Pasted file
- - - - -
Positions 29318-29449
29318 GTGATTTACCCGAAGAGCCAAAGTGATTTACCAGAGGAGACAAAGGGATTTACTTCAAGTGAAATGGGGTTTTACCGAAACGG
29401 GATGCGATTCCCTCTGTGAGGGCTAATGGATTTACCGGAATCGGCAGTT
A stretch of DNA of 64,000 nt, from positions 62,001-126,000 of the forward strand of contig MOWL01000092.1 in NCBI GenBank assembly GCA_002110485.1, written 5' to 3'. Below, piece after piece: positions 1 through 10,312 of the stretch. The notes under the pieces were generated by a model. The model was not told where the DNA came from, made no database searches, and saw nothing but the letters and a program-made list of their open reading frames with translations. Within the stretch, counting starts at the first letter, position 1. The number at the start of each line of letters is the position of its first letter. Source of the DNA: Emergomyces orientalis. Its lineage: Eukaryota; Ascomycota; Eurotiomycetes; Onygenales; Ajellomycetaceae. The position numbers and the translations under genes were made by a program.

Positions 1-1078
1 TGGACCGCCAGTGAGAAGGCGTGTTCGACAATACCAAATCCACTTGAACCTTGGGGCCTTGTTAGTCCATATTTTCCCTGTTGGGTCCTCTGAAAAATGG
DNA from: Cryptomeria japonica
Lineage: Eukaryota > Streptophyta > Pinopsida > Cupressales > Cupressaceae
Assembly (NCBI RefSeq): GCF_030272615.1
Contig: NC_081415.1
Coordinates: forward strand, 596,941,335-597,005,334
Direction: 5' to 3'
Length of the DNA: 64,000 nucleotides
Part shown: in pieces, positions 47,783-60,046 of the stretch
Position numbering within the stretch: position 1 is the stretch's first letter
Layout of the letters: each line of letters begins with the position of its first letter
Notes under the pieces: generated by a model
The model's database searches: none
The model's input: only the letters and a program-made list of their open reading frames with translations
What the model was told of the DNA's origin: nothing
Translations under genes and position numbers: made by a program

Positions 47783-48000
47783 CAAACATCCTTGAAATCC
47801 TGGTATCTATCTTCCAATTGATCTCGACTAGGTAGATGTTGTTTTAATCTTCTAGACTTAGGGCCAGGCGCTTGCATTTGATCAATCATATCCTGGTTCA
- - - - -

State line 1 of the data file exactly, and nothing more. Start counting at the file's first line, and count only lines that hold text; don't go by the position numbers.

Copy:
Positions 29318-29449